The first Texas was laid down on 1 June 1889; launched on 28 June 1892; and commissioned on 15 August 1895, with Capt. Henry Glass in command. The ship’s sponsor was Miss Madge Houston Williams.
Texas was the first ship built in honor of the state of Texas and was constructed in reaction to the acquisition of modern armored warships by several South American countries. Although building Texas was lengthy and she was plagued by several accidents early in her career, Texas, along with her sister ship, Maine I, were considered advancements in American naval design.
In spring 1898, war between the U.S. and Spain had erupted over conditions in Cuba and the destruction of Maine in Havana Harbor. On 21 May 1898, Texas arrived off Cienfuegos, Cuba, to blockade the Cuban coast. She patrolled off Santiago de Cuba and Guantanamo Bay until 16 June, when the warship joined Marblehead II for the bombardment of Cayo del Tore in Guantanamo Bay. In about an hour and 15 minutes, the ships reduced the fort to insignificance.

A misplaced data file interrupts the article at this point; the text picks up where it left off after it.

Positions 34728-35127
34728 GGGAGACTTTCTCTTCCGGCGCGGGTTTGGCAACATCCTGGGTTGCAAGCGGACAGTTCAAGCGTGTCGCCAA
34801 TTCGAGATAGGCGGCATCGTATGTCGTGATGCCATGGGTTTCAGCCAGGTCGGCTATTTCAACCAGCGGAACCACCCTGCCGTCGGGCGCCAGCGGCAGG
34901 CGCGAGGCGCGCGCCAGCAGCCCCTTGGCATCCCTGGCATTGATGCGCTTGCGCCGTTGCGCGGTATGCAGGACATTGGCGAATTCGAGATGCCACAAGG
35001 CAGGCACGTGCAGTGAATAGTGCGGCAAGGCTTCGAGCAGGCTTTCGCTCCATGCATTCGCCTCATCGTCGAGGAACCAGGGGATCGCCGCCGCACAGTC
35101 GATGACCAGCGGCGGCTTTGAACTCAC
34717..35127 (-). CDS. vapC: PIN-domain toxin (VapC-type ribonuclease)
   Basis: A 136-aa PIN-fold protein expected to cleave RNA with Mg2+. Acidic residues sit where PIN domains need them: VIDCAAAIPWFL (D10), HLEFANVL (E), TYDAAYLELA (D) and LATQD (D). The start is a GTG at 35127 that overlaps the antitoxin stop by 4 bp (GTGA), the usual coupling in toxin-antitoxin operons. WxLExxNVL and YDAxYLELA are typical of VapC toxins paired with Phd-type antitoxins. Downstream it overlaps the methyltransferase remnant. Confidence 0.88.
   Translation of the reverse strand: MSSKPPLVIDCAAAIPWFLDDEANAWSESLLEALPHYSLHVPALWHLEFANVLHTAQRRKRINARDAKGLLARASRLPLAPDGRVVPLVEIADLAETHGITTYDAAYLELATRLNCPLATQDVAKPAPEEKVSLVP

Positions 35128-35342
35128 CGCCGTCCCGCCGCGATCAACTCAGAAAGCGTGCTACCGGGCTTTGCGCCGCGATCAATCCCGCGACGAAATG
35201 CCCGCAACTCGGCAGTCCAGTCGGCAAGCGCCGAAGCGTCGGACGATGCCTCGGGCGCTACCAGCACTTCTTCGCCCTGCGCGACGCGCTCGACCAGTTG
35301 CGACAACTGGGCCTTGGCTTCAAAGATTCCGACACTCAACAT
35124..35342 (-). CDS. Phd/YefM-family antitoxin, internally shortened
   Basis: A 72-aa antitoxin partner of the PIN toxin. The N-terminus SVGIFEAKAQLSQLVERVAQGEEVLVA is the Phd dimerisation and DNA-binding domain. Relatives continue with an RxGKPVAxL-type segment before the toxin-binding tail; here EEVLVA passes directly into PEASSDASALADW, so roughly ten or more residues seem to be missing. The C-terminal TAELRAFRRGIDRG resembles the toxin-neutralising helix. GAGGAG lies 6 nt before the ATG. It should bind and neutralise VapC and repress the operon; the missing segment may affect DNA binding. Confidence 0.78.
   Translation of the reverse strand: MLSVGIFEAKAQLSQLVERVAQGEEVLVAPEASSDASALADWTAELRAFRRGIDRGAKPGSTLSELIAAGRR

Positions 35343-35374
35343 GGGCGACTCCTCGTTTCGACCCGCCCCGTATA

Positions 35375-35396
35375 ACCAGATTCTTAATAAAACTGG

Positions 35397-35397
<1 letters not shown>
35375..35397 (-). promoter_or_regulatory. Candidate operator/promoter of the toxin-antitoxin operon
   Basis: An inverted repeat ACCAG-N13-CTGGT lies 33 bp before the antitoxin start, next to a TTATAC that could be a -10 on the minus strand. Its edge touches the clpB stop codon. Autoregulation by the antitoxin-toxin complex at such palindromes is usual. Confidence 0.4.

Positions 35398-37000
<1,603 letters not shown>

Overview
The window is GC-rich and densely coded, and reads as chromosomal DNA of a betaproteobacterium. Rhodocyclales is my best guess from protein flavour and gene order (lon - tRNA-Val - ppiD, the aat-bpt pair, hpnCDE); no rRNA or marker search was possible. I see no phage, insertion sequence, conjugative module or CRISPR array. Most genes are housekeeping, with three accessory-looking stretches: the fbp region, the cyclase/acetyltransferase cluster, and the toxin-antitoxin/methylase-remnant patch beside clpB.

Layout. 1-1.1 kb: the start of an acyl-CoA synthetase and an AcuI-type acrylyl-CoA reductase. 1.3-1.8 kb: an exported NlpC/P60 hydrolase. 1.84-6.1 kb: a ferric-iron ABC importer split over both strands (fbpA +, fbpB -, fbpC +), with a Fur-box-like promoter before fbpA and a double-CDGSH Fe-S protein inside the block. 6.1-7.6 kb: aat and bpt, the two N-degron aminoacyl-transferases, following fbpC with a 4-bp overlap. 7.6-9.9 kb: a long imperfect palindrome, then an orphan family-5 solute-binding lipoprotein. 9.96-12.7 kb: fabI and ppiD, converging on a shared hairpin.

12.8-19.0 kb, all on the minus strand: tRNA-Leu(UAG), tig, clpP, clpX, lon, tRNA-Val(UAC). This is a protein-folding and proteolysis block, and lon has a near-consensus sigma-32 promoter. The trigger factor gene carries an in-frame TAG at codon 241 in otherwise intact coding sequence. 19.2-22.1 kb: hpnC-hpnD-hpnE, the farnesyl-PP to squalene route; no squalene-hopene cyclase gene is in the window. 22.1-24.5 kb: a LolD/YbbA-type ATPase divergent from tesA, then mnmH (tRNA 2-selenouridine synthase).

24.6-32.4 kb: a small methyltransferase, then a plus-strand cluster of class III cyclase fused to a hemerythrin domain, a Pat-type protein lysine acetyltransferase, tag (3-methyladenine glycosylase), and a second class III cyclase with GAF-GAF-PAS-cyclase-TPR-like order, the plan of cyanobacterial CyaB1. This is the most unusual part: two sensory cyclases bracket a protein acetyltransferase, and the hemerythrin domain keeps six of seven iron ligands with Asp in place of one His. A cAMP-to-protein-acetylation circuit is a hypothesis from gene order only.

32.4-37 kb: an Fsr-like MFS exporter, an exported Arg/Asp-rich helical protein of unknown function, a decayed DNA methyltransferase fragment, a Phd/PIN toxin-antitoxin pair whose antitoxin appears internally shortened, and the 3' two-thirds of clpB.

On 3 July 1898, during the Battle of Santiago, the Spanish fleet made an attempt to escape the American fleet. Texas immediately took four of the enemy ships under fire. While the battleship's main battery pounded Vizcaya and Colon, her secondary battery joined Iowa and Gloucester in battering two torpedo-boat destroyers. One by one, the larger Spanish destroyers fell out of action and succumbed to the combined fire of the American fleet. By the end of the day, the Spanish fleet had been annihilated. Just two weeks after the great naval victory, Santiago de Cuba fell and a day later Santiago, Spain, surrendered.
On 11 February 1911, Texas had her name changed to San Marcos to allow the name Texas to be assigned to Battleship No. 35. On 10 October 1911, her name was struck from the Navy list and she was subsequently sunk as a target in Tangier Sound in the Chesapeake Bay.
o June 2, 1898
o June 16, 1898
o June 22, 1898
o July 4, 1898
o July 6, 1898
o Nov. 28, 1898